“The Parchment ” is an epic song with over twelve minutes of music, but it doesn’t really feel that long when listened to, which is always a good sign. The tune is melody wise a bit oriental or “east oriented” as was the beginning of the album with a friendly nod towards Japanese culture. As did the fourth track “Lost In A Lost World” “The Parchment” has similar references in its riffs to the classic Iron Maiden song “To Tame A Land”, which can not go unnoticed. Although both songs stand on their own feet being one of the best on the “Senjutsu”.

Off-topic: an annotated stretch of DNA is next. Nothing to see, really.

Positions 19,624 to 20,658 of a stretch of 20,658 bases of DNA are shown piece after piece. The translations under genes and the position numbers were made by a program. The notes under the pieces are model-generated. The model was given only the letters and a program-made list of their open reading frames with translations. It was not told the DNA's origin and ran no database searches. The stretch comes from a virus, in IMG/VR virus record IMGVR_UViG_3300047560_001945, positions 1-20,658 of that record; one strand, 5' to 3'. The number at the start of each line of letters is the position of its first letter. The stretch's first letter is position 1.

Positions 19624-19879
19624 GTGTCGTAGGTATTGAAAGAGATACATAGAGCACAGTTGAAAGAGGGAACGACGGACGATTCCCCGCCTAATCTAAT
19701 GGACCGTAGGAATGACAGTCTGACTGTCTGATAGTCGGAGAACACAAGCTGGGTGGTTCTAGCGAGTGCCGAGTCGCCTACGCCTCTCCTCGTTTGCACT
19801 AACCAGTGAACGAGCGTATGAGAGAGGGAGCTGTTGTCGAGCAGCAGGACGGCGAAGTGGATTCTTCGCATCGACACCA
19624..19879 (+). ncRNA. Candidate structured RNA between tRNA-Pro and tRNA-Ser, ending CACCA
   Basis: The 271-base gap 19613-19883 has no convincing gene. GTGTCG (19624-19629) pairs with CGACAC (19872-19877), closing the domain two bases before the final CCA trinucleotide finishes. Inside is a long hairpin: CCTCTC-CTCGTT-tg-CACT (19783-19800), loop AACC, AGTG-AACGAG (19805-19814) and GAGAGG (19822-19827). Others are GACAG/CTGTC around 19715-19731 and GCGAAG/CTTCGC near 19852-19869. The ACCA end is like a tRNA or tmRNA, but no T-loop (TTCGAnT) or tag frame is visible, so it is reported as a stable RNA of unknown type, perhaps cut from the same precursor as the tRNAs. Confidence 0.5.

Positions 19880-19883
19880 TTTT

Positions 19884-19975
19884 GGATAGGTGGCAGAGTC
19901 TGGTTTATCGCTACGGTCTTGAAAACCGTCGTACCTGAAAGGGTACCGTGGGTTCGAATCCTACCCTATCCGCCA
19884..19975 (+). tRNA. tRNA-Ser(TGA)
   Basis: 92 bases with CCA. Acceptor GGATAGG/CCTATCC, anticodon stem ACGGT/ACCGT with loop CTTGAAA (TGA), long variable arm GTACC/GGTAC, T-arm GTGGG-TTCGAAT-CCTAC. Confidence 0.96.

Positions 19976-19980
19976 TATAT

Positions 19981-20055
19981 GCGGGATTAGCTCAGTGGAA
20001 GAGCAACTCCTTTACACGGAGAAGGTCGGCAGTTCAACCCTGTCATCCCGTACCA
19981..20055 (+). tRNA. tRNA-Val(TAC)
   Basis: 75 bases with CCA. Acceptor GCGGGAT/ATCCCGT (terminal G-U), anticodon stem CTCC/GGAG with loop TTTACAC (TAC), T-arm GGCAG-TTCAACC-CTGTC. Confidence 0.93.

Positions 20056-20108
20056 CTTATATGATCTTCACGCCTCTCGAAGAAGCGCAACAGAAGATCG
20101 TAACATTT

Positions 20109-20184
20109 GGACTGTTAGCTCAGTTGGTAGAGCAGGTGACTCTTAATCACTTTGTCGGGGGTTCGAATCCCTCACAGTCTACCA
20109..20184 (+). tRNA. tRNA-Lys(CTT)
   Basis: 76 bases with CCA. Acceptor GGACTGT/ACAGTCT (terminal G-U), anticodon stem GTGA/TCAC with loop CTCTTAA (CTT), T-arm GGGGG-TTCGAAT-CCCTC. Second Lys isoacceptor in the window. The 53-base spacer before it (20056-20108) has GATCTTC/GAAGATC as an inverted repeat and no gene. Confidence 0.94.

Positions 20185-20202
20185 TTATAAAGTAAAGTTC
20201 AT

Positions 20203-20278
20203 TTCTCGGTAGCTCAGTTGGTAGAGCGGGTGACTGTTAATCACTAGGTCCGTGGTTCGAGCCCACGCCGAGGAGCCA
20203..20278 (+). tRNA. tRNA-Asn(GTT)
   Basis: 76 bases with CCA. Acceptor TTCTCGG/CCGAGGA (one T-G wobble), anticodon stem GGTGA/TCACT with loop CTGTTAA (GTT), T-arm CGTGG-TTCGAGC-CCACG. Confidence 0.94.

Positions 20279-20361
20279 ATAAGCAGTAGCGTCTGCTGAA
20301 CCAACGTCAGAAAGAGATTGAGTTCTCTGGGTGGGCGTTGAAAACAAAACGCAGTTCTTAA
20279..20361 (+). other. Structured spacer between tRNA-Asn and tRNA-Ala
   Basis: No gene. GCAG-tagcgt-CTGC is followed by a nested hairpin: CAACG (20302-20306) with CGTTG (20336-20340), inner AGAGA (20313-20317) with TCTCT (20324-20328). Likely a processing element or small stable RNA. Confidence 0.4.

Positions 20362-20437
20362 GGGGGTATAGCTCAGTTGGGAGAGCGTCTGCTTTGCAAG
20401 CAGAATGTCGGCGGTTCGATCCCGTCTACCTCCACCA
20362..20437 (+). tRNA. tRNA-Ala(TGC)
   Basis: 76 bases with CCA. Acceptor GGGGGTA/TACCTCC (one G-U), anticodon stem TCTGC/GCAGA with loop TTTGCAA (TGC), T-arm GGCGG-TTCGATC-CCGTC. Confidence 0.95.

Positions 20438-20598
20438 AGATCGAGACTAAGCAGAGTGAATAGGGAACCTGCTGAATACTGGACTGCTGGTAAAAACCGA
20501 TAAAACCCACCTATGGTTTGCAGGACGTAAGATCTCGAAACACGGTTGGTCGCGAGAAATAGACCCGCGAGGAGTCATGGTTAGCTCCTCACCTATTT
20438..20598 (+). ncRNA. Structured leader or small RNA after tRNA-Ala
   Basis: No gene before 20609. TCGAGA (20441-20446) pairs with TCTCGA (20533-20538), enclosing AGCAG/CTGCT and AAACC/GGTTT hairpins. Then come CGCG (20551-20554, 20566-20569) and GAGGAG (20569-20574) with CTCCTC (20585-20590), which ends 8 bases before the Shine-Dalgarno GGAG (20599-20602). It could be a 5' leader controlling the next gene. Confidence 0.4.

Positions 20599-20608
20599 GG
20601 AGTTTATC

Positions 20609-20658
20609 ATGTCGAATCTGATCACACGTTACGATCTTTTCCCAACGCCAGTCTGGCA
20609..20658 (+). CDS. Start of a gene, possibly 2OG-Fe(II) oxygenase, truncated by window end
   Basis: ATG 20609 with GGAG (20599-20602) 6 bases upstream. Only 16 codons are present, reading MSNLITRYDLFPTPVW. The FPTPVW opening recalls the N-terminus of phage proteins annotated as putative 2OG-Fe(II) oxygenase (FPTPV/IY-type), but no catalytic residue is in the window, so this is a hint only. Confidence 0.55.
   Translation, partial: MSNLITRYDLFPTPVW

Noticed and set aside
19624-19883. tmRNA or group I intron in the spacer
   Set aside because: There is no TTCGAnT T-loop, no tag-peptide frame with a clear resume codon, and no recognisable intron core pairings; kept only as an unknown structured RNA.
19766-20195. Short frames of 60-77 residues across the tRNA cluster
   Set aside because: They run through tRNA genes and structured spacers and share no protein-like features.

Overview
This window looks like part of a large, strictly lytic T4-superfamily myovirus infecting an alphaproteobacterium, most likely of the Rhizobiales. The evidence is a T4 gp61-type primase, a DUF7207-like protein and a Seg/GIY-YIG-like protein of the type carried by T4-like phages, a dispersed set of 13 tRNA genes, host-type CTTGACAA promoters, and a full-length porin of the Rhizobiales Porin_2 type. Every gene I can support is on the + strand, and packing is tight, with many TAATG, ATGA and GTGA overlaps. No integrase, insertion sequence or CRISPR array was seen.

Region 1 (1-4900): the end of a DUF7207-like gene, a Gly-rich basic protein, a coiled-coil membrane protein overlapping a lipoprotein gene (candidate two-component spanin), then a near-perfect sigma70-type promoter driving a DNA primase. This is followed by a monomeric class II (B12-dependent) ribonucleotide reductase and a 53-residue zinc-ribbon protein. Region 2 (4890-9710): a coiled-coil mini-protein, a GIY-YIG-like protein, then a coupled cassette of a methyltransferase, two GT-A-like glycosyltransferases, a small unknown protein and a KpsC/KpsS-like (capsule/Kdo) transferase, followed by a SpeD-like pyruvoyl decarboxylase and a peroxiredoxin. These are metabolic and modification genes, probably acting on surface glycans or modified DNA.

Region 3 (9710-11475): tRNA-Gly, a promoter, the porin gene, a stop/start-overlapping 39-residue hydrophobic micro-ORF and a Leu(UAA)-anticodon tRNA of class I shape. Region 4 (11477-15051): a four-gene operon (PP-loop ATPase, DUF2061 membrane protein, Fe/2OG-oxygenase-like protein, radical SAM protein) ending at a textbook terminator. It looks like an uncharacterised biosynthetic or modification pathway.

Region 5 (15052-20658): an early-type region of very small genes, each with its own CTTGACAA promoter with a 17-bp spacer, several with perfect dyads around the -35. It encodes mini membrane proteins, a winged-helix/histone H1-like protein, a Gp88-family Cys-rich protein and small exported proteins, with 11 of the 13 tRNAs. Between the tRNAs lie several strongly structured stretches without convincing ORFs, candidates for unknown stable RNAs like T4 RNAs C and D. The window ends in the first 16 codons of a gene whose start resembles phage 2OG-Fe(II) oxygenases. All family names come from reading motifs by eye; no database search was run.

“Hell On Earth” is the type of a song that ends an Iron Maiden album that has been done previously, for sure, but with the exception that it does sound very fresh. One particular reason for that is the fact that it has some great hopeful sounding melodies that keep their phase. The other aspect that surprises is that there is no singing in the first three minutes, which, at first, made me think “is it really an instrumental song?” All of the three guitar players (Janick Gers, Adrian Smith and Dave Murray) are using their very talent on “Hell On Earth” by vibing out the solos with passion and know-how (like they do on the whole album). Dickinson is singing with rarely heard more tender vibe at times as he does on some other tracks too on “Senjutsu”, which might be – as the band has stated on interviews that there is surprises included – one of the main subjects that surprises some people. The structure and feel of “Hell On Earth” resembles to “The Thin Line Between Love And Hate” (which is the final track on “Brave New World”) with its major melodies and lyrics more or less about the state of the society and the world.